Traditional Art, Contemporary Feel

The Power of the Underwater People at Dabob Bay by Malynn Foster. Acrylic on canvas. Photo by Melissa McCarthy.

Native American art is often focused on the past — restoring works and practices that have overcome erasure. But the IN THE SPIRIT Contemporary Native Arts Exhibition is looking forward.

This exhibit, hosted by the Washington State History Museum in collaboration with the Tacoma Art Museum and the Museum of Glass, features 28 works of art from 24 contemporary artists. Many of the works are reminiscent of traditional Native American art, but have introduced new modes, materials, and ideas that are contemporary in nature.

Visitors find their steps through the low lighting of the exhibition, with beams of light illuminating the various works around them: delicate woven garments, cast stainless steel masks, glass-blown totems, complex acrylic paintings, and a number of pieces commenting on pertinent social and political issues.

Seasoned and emergent artists alike use this exhibition as an opportunity to take more risks than in a traditional gallery setting.

“The exhibition is experimental in nature,” said Charlie Bloomfield of the Pyramid Lake Paiute, Saanich, and Lummi Tribes. Bloomfield has participated in the exhibition for the past 10 years, nine of those as a featured artist and now as one of the jurors on the selection committee.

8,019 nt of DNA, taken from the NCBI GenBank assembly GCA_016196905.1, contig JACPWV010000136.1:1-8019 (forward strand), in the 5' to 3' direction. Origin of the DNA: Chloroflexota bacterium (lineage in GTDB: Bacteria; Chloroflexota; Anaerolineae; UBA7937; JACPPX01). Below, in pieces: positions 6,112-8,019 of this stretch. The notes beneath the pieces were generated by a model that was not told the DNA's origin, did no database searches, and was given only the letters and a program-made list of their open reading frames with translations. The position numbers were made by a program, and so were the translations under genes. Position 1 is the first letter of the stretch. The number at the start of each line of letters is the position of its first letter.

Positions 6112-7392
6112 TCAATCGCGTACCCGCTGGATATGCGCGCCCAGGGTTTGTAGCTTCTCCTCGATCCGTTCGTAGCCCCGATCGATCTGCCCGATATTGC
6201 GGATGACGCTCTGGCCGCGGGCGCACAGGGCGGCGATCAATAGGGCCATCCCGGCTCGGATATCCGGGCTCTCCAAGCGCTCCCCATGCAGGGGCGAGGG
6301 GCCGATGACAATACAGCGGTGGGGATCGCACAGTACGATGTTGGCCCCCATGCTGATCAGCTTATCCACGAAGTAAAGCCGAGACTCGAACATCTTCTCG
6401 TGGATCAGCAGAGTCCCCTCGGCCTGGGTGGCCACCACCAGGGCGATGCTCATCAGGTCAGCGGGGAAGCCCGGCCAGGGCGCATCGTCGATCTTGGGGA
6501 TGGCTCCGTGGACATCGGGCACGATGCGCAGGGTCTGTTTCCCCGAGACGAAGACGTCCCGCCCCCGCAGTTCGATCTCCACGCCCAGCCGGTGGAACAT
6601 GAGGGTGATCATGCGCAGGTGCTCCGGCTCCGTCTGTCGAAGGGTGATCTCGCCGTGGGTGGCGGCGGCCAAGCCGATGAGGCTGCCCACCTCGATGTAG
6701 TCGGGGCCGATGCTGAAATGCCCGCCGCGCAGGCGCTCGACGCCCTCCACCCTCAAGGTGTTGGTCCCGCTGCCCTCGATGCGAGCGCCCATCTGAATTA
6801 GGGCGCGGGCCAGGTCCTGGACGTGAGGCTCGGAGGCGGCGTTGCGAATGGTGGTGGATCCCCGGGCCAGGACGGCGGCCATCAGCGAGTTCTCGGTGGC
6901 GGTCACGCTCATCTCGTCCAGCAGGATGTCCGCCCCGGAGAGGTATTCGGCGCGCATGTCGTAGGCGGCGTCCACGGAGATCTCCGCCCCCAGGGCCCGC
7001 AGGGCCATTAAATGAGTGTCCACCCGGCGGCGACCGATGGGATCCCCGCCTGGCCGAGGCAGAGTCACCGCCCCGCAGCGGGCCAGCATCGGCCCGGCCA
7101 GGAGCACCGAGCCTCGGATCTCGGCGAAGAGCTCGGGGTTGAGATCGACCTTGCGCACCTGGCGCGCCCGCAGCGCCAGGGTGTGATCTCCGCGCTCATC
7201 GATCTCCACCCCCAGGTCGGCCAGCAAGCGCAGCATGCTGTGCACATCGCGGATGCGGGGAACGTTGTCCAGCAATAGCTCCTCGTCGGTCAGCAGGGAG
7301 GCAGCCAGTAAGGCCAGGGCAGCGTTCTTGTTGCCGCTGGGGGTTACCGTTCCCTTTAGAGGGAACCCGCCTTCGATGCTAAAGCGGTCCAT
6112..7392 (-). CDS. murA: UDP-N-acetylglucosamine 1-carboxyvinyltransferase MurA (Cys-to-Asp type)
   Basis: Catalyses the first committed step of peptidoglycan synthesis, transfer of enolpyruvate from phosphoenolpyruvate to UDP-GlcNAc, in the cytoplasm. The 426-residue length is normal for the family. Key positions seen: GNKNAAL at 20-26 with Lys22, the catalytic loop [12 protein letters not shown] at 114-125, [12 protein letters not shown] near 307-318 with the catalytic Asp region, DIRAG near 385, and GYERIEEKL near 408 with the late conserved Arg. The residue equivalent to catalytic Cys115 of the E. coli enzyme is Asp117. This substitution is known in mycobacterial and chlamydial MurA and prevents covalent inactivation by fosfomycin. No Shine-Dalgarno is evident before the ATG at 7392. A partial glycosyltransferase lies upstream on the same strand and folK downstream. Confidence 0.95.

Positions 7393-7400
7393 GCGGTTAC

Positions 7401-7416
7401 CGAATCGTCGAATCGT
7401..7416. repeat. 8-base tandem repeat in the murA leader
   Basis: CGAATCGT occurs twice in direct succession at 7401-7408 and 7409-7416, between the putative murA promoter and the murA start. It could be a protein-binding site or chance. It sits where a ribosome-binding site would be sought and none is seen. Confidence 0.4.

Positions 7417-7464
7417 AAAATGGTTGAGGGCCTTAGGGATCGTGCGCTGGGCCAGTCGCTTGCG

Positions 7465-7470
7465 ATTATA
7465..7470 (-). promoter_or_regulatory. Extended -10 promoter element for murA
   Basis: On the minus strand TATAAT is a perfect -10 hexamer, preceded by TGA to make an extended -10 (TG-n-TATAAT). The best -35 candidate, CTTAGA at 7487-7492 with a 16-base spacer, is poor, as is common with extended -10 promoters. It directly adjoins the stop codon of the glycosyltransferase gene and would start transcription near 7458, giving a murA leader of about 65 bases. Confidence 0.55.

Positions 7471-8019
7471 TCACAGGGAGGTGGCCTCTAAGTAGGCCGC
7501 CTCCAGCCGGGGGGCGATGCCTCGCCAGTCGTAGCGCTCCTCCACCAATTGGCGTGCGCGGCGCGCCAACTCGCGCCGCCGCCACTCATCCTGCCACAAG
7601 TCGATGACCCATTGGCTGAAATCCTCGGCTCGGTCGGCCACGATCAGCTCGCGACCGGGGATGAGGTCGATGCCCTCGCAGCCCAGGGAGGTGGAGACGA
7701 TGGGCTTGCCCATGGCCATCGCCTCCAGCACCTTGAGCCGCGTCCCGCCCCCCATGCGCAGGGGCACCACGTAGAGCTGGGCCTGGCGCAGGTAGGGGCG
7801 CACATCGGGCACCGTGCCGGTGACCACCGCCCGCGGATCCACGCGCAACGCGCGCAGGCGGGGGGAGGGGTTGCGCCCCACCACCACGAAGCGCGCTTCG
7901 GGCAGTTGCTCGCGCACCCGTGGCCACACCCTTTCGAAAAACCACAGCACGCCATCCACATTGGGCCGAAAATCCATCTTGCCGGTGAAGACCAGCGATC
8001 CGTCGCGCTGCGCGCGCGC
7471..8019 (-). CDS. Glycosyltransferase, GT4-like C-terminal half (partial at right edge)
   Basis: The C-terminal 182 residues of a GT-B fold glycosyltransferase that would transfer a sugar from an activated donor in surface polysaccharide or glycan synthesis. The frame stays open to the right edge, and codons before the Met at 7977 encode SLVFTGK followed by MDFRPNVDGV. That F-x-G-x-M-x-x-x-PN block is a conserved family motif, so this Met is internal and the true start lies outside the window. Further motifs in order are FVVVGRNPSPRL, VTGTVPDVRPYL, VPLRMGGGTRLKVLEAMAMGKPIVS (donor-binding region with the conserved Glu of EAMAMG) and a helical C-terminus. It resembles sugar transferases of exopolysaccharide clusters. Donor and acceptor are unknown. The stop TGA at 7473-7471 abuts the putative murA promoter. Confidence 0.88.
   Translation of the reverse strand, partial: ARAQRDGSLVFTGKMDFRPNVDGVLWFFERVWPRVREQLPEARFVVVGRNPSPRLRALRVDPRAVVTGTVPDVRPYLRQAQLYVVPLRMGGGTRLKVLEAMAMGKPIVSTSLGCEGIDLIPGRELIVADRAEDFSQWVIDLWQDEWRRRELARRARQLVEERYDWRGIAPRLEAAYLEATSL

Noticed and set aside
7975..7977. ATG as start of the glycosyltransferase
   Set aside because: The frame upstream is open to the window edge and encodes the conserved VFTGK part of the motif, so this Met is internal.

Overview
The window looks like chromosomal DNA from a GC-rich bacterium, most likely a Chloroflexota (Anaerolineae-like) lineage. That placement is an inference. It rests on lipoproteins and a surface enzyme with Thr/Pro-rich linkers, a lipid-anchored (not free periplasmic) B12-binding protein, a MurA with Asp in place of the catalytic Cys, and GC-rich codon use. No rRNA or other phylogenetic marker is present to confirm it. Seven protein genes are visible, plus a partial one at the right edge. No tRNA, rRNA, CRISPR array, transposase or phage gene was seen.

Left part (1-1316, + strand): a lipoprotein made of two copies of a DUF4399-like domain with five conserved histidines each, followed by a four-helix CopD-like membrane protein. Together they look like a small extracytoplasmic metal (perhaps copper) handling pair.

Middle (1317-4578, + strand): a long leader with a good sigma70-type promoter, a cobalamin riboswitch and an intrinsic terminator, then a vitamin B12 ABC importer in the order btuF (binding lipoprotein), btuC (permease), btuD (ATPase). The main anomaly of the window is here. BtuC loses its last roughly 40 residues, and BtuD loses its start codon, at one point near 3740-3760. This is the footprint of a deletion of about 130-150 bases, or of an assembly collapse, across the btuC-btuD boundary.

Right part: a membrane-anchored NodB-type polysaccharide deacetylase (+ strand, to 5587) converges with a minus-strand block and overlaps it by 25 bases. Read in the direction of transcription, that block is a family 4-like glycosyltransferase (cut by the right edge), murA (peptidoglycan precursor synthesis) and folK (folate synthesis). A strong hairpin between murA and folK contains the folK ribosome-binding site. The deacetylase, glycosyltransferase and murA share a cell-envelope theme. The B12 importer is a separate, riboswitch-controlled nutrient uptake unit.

Bloomfield said this exhibition, because it doesn’t take place in an art museum or a gallery, allows artists to try something new and push the envelope.

Predator Cannibal by Robin Lovelace. Stainless steel and abalone. Photo by Melissa McCarthy.

Mary Mikel Stump, Washington State Historical Society Director of Audience Engagement, has seen a similar trend. “We’re happy that we can be a fertile ground for these artists to take risks,” Stump said.

The IN THE SPIRIT exhibition opens Thursday, June 20, on a free third Thursday for the museum. IN THE SPIRIT will be on display through Aug. 10, where it will culminate with a community festival complete with vendor booths, performances, and free admission to all three museums (Washington State History Museum, Tacoma Art Museum, and the Museum of Glass).

For more information, visit

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